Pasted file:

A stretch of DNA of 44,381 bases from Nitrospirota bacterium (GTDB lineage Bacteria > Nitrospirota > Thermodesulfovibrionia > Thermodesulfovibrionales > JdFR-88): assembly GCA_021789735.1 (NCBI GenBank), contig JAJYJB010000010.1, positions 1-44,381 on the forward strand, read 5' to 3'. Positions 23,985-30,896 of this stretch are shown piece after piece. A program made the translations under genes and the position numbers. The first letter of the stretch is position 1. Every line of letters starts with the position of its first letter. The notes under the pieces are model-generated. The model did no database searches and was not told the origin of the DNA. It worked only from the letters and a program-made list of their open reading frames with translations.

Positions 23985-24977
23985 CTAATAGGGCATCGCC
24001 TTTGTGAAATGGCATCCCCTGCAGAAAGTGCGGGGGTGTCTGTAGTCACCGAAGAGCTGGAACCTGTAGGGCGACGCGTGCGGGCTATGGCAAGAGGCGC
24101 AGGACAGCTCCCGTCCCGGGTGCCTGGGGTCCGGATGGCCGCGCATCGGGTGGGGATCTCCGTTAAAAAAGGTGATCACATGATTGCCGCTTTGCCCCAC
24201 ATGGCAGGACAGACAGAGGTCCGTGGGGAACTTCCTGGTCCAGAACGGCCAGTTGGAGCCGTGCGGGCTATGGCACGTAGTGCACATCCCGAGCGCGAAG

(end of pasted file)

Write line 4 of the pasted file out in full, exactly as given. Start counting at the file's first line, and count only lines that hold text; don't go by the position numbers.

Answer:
24001 TTTGTGAAATGGCATCCCCTGCAGAAAGTGCGGGGGTGTCTGTAGTCACCGAAGAGCTGGAACCTGTAGGGCGACGCGTGCGGGCTATGGCAAGAGGCGC